One of the most common foot conditions is known as plantar fasciitis. The pain from this ailment is in the heels and the arch, and it is a result of an inflamed plantar fascia. This is the band of tissue that is located on the sole of the foot and connects the heel to the toes. The pain may be worse on arising in the morning, but can diminish as the day progresses. Plantar fasciitis can develop for various reasons. These include wearing shoes that do not fit correctly or standing on hard surfaces for most of the day. Runners can be affected by this condition, in addition to people who frequently participate in jumping activities. Research has indicated that the number of people who developed this condition increased during the pandemic. This may have been from spending more time in flip flops or walking barefoot, both of which offer little or no arch support. There may also have been more time spent running outside on uneven surfaces, while the workout facilities remained closed. If you have heel pain, please consult with a podiatrist who can effectively diagnose plantar fasciitis and guide you toward correct treatment options.
Plantar fasciitis is a common foot condition that is often caused by a strain injury. If you are experiencing heel pain or symptoms of plantar fasciitis, contact Ernest Levi, DPM from Grand Central Podiatry. Our doctor can provide the care you need to keep you pain-free and on your feet.
What Is Plantar Fasciitis?
Plantar fasciitis is one of the most common causes of heel pain. The plantar fascia is a ligament that connects your heel to the front of your foot. When this ligament becomes inflamed, plantar fasciitis is the result. If you have plantar fasciitis you will have a stabbing pain that usually occurs with your first steps in the morning. As the day progresses and you walk around more, this pain will start to disappear, but it will return after long periods of standing or sitting.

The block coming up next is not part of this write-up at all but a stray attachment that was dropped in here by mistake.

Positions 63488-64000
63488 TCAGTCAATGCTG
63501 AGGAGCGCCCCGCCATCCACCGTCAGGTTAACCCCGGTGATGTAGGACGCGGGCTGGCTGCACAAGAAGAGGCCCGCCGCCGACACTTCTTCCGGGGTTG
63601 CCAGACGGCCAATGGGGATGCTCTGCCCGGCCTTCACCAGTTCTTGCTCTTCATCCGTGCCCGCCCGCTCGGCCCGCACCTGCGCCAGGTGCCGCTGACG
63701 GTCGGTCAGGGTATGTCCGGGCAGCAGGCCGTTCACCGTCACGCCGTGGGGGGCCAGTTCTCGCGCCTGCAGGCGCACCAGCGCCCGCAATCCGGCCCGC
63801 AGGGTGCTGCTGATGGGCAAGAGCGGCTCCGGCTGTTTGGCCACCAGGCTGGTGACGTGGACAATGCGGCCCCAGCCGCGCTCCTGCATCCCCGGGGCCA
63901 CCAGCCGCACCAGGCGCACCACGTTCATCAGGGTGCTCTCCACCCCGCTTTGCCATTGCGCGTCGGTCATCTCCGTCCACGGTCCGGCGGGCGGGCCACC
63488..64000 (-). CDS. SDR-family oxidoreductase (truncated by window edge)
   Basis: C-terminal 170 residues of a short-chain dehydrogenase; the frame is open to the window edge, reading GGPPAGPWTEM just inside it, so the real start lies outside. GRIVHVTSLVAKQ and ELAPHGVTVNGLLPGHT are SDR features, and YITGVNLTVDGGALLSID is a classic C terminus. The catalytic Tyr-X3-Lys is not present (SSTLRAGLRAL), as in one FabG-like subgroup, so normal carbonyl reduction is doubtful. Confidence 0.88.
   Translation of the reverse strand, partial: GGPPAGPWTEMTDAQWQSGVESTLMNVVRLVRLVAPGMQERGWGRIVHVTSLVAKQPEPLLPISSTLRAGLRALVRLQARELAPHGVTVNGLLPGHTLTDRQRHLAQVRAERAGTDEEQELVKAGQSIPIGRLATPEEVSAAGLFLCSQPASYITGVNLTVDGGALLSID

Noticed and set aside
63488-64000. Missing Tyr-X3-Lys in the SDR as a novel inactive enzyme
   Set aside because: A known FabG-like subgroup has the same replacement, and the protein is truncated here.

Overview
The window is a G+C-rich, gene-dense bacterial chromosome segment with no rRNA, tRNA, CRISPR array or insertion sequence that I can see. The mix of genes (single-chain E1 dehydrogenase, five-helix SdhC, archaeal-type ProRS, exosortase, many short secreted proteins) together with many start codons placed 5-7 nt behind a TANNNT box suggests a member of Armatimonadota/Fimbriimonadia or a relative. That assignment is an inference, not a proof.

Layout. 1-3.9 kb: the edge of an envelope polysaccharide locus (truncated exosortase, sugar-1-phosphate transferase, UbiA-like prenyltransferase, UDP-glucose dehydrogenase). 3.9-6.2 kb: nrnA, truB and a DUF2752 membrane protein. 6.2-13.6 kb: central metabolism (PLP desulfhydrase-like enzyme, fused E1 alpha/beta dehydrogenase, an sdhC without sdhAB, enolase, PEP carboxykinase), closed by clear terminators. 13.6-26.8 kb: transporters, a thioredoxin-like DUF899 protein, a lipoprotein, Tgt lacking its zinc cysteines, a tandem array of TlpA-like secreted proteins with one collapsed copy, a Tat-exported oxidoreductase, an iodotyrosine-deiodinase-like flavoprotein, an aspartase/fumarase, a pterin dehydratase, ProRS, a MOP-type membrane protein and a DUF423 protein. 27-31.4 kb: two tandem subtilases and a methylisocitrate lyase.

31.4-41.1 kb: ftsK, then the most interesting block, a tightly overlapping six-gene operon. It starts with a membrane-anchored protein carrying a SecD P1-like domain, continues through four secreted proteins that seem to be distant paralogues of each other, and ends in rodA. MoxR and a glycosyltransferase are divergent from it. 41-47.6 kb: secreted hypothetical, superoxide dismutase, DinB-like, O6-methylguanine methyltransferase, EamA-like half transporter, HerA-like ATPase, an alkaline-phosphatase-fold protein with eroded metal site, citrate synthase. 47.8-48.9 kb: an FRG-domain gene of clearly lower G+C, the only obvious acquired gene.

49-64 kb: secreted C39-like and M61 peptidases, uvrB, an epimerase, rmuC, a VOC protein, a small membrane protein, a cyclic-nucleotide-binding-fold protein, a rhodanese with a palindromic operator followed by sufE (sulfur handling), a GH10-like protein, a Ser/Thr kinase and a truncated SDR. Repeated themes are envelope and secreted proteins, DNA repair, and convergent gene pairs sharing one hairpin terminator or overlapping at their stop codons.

What Causes Plantar Fasciitis?
- Excessive running
- Having high arches in your feet
- Other foot issues such as flat feet
- Pregnancy (due to the sudden weight gain)
- Being on your feet very often
There are some risk factors that may make you more likely to develop plantar fasciitis compared to others. The condition most commonly affects adults between the ages of 40 and 60. It also tends to affect people who are obese because the extra pounds result in extra stress being placed on the plantar fascia.
- Take good care of your feet – Wear shoes that have good arch support and heel cushioning.
- Maintain a healthy weight
- If you are a runner, alternate running with other sports that won’t cause heel pain
There are a variety of treatment options available for plantar fasciitis along with the pain that accompanies it. Additionally, physical therapy is a very important component in the treatment process. It is important that you meet with your podiatrist to determine which treatment option is best for you.
If you have any questions, please feel free to contact our office located in New York, NY . We offer the newest diagnostic and treatment technologies for all your foot care needs.